Better yet, had they realized how important styling was becoming, they might have arrived at the new idiom, perfected from continual exploration at the custom-body and/or styling studio level, then spring it on an unsuspecting public.....much as Cadillac did with the '38 60 Special. Individual preference or distaste for the frontal aspect of each or any of the initial four 60 Special model years notwithstanding, the overall major importance of that breakthrough was to pioneer the 3-box sedan configuration that's become the norm, influencing the sedan body architecture of the whole industry for generations. (You knew I'd work this point in eventually if you've read my prior postings!).

Kidding aside, it was a seminal achievement for Cadillac and one that cemented their reputation for daring, doing it so right at the right time. It is nothing more than the sport sedan with integral coupe trunk, the very architecture Packard and others luxury marques had featured on full custom-bodied sport sedans back to 1930. Unhappily, Packard didn't figured out to package it as a lithe, nimble, owner-driven luxury sedan of moderate price until Cadillac pull the rabbit out of it's hat.....then GM unleashed a herd of rabbits with similar architecture at even more popular prices.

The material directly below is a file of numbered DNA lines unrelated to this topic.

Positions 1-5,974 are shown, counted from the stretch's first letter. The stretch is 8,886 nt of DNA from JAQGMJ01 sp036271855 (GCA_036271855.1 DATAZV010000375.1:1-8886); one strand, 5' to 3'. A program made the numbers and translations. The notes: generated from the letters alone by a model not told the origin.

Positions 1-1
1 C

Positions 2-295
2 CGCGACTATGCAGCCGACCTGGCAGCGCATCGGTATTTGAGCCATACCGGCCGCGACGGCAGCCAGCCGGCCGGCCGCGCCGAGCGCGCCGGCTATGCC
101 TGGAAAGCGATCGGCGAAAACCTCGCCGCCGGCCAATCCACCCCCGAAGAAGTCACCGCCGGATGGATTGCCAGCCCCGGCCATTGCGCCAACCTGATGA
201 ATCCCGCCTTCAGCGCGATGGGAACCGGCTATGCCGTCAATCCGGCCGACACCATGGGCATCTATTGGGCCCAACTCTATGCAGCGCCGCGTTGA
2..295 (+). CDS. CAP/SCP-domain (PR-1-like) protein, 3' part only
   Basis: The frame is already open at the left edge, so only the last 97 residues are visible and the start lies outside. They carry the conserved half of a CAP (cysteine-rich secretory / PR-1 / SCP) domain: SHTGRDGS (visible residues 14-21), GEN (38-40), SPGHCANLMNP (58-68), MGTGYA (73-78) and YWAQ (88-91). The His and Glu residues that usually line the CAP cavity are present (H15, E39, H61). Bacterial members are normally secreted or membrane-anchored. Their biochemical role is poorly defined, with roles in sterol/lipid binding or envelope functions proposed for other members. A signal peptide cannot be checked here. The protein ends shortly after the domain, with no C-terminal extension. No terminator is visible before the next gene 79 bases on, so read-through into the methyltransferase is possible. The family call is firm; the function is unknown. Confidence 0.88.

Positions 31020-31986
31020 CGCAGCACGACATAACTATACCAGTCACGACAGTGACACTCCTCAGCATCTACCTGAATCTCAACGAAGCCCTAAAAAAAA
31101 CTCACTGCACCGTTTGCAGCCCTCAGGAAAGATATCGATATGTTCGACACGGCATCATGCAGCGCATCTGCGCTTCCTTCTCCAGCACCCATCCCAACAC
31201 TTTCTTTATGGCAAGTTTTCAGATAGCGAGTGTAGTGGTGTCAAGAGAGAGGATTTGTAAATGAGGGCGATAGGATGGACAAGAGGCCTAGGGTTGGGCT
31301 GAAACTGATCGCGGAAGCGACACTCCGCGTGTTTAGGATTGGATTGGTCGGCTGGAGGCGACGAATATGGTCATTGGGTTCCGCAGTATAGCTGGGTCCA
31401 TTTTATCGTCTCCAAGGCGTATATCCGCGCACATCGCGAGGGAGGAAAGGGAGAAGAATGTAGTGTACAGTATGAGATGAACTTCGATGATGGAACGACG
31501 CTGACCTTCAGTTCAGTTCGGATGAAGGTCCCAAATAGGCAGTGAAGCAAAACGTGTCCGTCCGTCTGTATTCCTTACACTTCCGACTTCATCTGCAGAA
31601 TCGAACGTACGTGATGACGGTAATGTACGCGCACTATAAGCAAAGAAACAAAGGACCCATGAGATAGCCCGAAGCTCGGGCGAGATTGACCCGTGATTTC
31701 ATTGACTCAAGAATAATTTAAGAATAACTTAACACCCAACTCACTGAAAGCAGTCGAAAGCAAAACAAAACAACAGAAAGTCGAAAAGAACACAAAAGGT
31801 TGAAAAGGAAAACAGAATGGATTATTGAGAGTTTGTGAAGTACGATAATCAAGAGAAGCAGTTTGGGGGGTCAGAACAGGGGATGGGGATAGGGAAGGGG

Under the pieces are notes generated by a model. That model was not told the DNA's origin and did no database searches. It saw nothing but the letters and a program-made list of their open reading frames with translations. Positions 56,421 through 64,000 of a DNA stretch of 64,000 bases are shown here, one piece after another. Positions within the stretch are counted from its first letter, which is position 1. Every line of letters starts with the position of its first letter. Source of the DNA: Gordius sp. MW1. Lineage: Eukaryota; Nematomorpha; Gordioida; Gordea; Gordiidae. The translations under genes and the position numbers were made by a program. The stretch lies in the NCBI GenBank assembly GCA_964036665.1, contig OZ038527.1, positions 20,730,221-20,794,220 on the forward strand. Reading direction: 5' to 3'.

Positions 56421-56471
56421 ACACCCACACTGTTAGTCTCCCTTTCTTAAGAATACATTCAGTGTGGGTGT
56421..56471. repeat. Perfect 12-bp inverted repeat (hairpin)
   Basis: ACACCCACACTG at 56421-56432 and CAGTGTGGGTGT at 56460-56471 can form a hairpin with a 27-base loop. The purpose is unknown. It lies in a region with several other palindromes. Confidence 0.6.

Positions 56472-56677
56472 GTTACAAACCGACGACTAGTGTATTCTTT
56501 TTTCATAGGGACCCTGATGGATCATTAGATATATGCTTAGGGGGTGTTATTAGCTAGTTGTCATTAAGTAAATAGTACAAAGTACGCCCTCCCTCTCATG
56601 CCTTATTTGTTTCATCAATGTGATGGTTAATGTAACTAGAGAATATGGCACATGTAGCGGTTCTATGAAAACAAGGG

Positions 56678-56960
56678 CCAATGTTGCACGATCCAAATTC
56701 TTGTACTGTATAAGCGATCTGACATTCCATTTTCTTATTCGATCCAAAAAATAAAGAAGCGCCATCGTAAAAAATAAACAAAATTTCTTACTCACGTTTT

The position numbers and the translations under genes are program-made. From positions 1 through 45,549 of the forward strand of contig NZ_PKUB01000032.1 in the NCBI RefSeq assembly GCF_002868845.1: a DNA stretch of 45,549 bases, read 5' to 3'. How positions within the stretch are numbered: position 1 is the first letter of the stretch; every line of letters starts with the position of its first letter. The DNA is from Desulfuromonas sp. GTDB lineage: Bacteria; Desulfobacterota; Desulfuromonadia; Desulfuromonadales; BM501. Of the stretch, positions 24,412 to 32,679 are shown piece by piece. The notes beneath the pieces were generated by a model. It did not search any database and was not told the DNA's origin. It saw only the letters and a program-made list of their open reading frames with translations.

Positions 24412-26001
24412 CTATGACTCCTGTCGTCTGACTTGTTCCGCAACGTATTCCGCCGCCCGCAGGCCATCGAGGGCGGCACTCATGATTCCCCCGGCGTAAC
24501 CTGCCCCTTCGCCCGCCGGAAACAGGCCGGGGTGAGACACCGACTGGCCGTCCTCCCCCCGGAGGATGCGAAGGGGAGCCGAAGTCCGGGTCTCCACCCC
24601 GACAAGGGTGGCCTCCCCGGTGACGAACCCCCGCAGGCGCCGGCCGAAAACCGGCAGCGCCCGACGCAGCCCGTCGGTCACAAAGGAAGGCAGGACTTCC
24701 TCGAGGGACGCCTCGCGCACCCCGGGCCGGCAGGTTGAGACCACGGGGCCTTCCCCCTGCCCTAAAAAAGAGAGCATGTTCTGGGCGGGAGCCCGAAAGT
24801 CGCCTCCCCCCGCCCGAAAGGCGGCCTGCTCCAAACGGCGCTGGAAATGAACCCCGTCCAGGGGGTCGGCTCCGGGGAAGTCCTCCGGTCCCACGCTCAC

This would not have harmed Packard if their major market emphasis hadn't been centered completely on the middle priced segment, which it was by then, it's Senior offering mostly window-dressing at less than 10% of annual production. Consequently what was seen on the street, what constituted a 'Packard' in the public view was now a middle-priced car, not terribly exceptional to any of its contemporaries. Sure, they still saw FDR in his Packard phaetons, but given the miniscule numbers of Seniors spread across the country each year, the idea of a luxury Packard and only that was fading from the public conscience.